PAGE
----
Illegal fishing starves West African economies

Sierra Leonean security forces guard the Marampa 803, a vessel apprehended for alleged illegal fishing activities, that has been moored off the West African country's capital Freetown. (REUTERS/Simon Akam)

Sierra Leonean security forces guard the Marampa 803, a vessel apprehended for alleged illegal fishing activities, that has been moored off the West African country's capital Freetown. (REUTERS/Simon Akam)

Catastrophic levels of illegal fishing in West Africa are costing the region millions in lost revenue and hundreds of thousands of jobs, a development think-tank said this week. 

Countries such as Senegal, Sierra Leone and Mauritania are missing out on vital income because of the masses of fish being taken from their waters by trawlers from as far afield as South Korea, according to research by the United Kingdom’s Overseas Development  Institute (ODI).

Senegal lost $300-million, or 2% of its gross domestic product, to the practice in 2012, and Sierra Leone, one of the region’s poorest nations, lost out on $29-million, according to the report, titled Western Africa’s Missing Fish.

A lack of government transparency in the region, limited capacity to patrol the seas and legal loopholes once West Africa’s fish arrive in Europe, its biggest market, contributed to the situation, the report’s author, Alfonso Daniels, said.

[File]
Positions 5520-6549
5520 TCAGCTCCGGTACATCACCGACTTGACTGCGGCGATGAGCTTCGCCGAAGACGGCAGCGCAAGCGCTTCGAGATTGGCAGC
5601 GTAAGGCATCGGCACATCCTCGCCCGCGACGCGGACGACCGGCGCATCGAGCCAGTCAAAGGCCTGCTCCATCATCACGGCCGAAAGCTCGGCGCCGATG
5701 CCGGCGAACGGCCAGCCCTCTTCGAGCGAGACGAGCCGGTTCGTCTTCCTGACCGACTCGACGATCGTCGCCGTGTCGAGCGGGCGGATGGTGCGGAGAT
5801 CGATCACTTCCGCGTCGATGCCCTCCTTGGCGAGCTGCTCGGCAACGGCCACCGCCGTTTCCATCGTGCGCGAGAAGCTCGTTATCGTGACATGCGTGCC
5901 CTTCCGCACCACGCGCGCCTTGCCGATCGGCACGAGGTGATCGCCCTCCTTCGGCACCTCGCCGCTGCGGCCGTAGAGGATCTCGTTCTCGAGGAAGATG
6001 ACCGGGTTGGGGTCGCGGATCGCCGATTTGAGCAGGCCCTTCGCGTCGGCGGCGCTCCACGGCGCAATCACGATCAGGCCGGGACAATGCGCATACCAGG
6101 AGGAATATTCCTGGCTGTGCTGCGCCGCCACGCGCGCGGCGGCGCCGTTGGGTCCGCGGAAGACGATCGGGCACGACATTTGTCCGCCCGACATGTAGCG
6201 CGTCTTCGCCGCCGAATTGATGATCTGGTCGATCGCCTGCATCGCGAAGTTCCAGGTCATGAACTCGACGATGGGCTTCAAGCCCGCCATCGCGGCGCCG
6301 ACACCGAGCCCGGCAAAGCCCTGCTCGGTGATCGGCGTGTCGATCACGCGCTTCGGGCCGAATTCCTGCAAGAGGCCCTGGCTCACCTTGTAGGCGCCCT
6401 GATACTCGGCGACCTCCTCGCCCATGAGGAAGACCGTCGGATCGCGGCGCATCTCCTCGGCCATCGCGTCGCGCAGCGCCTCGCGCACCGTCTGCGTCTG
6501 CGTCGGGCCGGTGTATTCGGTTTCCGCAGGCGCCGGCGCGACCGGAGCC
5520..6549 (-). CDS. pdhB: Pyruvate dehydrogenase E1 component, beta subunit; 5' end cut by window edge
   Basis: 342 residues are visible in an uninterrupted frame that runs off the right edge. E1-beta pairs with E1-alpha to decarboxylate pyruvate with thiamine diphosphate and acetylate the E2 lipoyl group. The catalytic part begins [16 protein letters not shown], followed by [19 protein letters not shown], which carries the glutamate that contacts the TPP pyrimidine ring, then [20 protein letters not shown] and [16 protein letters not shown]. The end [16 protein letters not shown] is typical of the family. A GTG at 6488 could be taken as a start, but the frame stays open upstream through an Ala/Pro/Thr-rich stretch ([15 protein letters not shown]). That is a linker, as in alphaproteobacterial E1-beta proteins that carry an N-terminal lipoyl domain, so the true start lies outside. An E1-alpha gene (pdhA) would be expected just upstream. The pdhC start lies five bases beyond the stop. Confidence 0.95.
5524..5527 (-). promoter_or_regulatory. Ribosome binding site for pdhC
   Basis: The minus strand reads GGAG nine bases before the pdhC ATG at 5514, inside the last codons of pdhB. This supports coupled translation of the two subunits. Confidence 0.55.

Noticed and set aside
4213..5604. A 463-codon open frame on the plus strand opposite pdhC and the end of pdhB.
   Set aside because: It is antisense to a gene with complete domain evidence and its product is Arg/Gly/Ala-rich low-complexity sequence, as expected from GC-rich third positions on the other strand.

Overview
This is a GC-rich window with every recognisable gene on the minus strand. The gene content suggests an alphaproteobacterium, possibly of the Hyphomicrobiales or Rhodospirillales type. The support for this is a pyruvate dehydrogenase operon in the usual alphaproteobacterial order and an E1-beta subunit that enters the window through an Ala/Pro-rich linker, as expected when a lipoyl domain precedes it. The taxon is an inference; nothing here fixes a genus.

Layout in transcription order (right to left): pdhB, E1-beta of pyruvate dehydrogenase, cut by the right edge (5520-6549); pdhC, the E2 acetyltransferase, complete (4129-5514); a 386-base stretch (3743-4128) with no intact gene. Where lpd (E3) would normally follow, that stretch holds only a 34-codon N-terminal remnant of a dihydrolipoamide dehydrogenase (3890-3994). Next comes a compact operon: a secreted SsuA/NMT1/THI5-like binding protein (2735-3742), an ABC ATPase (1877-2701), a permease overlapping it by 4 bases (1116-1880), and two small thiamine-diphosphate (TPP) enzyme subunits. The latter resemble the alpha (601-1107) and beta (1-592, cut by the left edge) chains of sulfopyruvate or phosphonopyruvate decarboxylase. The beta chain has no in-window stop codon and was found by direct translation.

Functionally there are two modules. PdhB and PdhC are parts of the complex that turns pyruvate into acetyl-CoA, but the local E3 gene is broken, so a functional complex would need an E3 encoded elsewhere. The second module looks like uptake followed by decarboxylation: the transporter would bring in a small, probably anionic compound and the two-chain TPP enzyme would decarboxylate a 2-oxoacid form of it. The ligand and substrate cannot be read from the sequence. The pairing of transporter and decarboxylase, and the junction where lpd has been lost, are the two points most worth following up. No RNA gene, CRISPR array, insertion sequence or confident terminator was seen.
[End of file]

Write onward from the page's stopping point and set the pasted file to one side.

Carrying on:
“It’s a huge problem and it’s only getting worse.” West Africa’s illegally caught fish are transported in giant refrigerated containers mixed with other cargo to escape scrutiny at ports, Daniels said.

“Four-fifths are coming through container ships and [they] are not considered at all by the anti-illegal fishing legislation of the European Union, which is the largest market for fish in the world,” he said.

But despite this loophole, the EU remains a leader in sanctioning producers of illegal fish. And a series of opaque agreements between West African nations and the likes of Russia, China and South Korea mean that the scale of the region’s “missing fish” could be much larger.

“Fisheries agreements … should be public and openly available as they are with the European Union,” Daniels said.

If Africa fished its own waters rather than striking shady deals with other countries, more money would flow into the governments’ coffers.

The sale of fishing rights to foreign operatives netted Africa $400-million in 2014, according to the United Nations’s Food and Agriculture Organisation, but could in theory generate $3.3-billion if the continent’s own fleets caught and exported the fish.

Another practical step to combat the problem would be to create a blacklist of illegal vessels. The ODI report estimated that more than 300 000 new jobs could be created if measures such as a global tracking system for fishing vessels was instituted, loopholes were closed and a blacklist created. 

“Further development benefits would derive from increased export revenue. Sustainable management of fisheries resources would also strengthen food security,” the report said. 

Achieving “marine environmental sustainability” would stop permanently depleting endangered stocks and would provide a long-term income, it said. — AFP

 

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